Sound therapies of tinnitus

P. Cobo

Tinnitus, the perception of a sound without an external or internal source, is produced when the subcortical or cortical auditory system compensates, due to aberrant plasticity, for a peripheral, increasing the spontaneous activity, unbalancing the excitatory/inhibitory activity at the synapses, or altering the tonotopic distribution of frequencies at the primary auditory cortex. It consists of a pathology of the cortical or subcortical auditory system triggered by a peripheral deficit.

Sound is characterised by two main features, frequency (spectral contents) and intensity. Frequency is coded in the tonotopic map at the cochlea, which is maintained along the all afferent auditory path. Intensity is mainly coded in the firing rate of auditory fibres. A low intensity is coded in a slow firing rate, and a high intensity arise a fast firing rate. In fact, each neuron of auditory bundle is tuned between minimum and maximum firing rates. At zero intensity, i.e. in absence of sound, the firing rate of each neuron is not zero but a residual one named spontaneous firing rate. Thus, auditory fibres trigger spikes even in silence. This spontaneous activity plays an important role in the tinnitus.

The perception of sound is a complex process involving a peripheral source, filtering at the outer ear, impedance matching at the middle ear, frequency analysis and mechano-electrical transduction at the inner ear, frequency-tonotopy and intensity-firing rate at coding the inner ear-auditory nerve synapsis, pre-processing at the auditory path, and decoding and perception at the auditory cortex.

It is well known that brain is plastic. This means that it compensates for a reduced peripheral input. The phantom syndrome is a well-known example of brain plasticity: people who have been amputated some member still feels pain arising in this member. In the auditory case, a peripheral deficit of sound can arise hyperactivity, hyperactivity and/or tonotopic map alteration in the subcortical or cortical auditory path, this in turn causing tinnitus.

Many people have felt sometime this neural sound, after exposure to a loud sound or after a prolonged stay into an anechoic room, although it usually disappears after a certain time. However, it becomes permanent for some people (roughly 1-2% of population), generating irritability, annoyance, anxiety, stress or depression, and therefore a severe loss of quality life. In fact, tinnitus itself does not hurt, being these strong emotional effects its foremost problem. The auditory system has connections with many other brain systems, as the limbic and the central autonomous systems. When the tinnitus signal (hyperactivity, hypersinchrony, or alteration of tonotopy) propagates to others brain systems, particularly when it activates the limbic and autonomous systems, it evokes several negative reactions (mainly stress, anxiety and depression).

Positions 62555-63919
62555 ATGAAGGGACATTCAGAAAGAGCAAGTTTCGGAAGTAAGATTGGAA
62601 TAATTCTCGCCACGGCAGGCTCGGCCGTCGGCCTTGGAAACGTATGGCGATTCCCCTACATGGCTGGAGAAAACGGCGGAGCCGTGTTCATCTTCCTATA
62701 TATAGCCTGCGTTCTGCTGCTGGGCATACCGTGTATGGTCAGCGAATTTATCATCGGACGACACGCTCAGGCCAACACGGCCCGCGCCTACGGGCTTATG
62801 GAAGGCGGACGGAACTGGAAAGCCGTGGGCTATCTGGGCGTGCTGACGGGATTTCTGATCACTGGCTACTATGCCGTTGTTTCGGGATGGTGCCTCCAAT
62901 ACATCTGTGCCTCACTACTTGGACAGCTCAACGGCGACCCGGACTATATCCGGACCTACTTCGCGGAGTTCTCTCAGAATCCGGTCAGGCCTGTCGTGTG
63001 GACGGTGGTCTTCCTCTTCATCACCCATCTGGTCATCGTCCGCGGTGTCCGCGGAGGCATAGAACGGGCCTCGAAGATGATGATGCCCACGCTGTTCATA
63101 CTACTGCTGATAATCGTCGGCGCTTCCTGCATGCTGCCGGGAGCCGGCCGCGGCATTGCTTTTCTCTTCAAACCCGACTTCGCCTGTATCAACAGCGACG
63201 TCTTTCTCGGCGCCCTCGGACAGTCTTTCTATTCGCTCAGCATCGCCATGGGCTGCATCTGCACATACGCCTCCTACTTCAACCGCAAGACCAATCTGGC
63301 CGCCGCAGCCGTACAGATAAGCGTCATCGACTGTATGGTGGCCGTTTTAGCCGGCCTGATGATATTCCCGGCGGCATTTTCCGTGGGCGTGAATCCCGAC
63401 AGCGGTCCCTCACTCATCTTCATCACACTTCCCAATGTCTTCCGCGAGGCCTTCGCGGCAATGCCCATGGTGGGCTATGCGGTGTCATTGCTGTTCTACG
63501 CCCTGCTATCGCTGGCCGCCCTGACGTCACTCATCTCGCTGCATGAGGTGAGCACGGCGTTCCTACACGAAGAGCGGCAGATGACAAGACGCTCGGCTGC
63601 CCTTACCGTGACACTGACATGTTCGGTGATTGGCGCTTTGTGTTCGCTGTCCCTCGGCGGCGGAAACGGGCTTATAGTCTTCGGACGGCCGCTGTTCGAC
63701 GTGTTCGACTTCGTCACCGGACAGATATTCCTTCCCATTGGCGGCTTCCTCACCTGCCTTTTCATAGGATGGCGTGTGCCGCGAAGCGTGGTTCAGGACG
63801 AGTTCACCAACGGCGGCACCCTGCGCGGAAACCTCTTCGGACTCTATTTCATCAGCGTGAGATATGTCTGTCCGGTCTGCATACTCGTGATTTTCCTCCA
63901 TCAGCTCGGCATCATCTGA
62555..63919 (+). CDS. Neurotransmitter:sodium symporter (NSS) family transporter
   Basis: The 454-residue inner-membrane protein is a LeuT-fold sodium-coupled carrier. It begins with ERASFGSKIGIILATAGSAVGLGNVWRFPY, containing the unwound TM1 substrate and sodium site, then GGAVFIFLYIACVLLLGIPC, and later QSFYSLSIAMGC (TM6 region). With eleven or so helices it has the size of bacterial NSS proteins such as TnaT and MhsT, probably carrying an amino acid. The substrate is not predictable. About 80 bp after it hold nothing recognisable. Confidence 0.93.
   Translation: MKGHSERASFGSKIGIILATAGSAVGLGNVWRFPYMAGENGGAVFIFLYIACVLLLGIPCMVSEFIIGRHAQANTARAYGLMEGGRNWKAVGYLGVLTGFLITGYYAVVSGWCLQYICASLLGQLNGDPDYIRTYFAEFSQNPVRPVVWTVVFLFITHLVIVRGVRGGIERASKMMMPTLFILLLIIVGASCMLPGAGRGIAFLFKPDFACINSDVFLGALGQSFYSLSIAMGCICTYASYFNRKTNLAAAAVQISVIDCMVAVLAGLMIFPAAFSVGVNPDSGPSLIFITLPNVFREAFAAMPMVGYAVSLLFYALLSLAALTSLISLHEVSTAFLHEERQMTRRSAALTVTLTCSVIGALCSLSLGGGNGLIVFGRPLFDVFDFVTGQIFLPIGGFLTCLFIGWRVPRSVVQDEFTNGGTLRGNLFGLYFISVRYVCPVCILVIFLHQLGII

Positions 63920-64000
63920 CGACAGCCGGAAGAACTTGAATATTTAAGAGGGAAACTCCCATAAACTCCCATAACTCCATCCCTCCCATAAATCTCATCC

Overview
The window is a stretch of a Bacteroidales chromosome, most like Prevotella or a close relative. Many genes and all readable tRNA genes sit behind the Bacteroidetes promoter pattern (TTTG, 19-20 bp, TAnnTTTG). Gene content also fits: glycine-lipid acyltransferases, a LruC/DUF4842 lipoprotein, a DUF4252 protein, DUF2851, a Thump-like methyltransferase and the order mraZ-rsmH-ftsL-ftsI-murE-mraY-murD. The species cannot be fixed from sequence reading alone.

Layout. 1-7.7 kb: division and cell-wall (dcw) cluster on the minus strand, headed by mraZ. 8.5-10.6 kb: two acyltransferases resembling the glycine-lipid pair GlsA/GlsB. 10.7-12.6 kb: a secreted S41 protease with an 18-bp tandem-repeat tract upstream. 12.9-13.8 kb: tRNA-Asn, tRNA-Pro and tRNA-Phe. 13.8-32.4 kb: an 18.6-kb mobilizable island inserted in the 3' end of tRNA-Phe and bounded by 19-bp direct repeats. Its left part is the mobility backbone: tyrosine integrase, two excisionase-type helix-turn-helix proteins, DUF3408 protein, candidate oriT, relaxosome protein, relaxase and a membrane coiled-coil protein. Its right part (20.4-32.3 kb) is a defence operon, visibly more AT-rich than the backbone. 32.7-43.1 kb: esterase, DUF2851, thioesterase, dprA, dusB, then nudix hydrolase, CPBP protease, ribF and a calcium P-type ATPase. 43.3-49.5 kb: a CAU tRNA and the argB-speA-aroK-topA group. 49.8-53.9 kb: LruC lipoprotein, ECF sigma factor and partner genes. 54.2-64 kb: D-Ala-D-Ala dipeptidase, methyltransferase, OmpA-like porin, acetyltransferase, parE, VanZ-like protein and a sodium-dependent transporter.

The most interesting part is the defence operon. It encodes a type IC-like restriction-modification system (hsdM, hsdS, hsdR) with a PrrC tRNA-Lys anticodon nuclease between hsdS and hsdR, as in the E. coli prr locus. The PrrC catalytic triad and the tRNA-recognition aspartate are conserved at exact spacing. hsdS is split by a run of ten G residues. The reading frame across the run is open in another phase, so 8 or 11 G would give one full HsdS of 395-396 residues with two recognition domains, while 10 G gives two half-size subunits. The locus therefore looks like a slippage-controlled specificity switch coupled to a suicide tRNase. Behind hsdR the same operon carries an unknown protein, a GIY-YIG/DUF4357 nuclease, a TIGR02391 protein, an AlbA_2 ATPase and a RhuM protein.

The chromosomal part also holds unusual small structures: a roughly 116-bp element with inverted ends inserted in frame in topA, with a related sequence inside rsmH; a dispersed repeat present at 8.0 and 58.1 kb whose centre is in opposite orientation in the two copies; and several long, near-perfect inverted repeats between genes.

Despite the intense pharmacological research to find a remedy for tinnitus, nowadays there is not any drug approved by the American or European agencies. But, fortunately, several therapies have been proposed providing tinnitus relief. Many of them combine counselling, for deactivating the negative emotional reactions, and sound stimulation, for diminishing the tinnitus signal.

The explanation of tinnitus as a plastic mechanism predicts the possibility of reverting it by stimulating properly the auditory system. The aim of sound therapies is to produce plastic changes in patients that lead to habituation and/or residual inhibition. Habituation acts on the limbic and central autonomous systems, so that patients are able to life with their tinnitus, although they continue perceiving it, but driving out the connotations that reduce their life quality. Residual inhibition is the reduction or disappearance of the tinnitus when the sound stimulus is switched off. Inhibition can last from few seconds to days. The dependence of the inhibition extent with the stimulus parameters, such as spectrum, intensity and duration, is not yet well understood. Therefore, a lot of sound stimuli for tinnitus treatment have been proposed.

The ITEFI has developed the EAE (Enriched Acoustic Environment) therapy, which consists of a sequence of tones (pip, burst or gamma), each of them with random frequency within the hearing range of patient, and amplitude proportional to the hearing loss to that frequency. Wideband stimuli, similar to those of TRT (Tinnitus Retraining Therapy), but inverse filtered by the hearing loss curves, can be also generated.

Thus, EAE consists of a customised therapy for each patient, as it take into account the hearing loss, which is the main cause triggering tinnitus. In the case of EAE with gammatones, it is the most selective therapy, as gammafilters match the frequency response curves of each part of the auditory path.


  1. Cobo, P., 2015. “Tinnitus: mechanisms, measures and sound treatments”. Loquens, 4:e35. Download.
  2. Diges, I., Simón, F., Cobo, P., 2017. “Assessing auditory processing deficits in tinnitus and hearing impaired patients with the Auditory Behavior Questionnaire”. Front. Neurosc, 11: 187. Download.
  3. Cobo, P., 2018. “Aproximación multidisplinar al acúfeno”. Loquens, 7:e51. Download.
  4. Cuesta, M., Cobo, P., 2018.” Relating tinnitus features and audiometric characteristics in a cohort of 34 tinnitus subjects”. Loquens, 7:e54. Download.
  5. Cuesta, M., Cobo, P., 2020. “Broadband sound equalized by the hearing loss curves as an improved stimulus for Tinnitus Retraining Therapy-A pilot non-controlled observational study”. The Journal of International Advanced Otology, 16: 207-212. Download.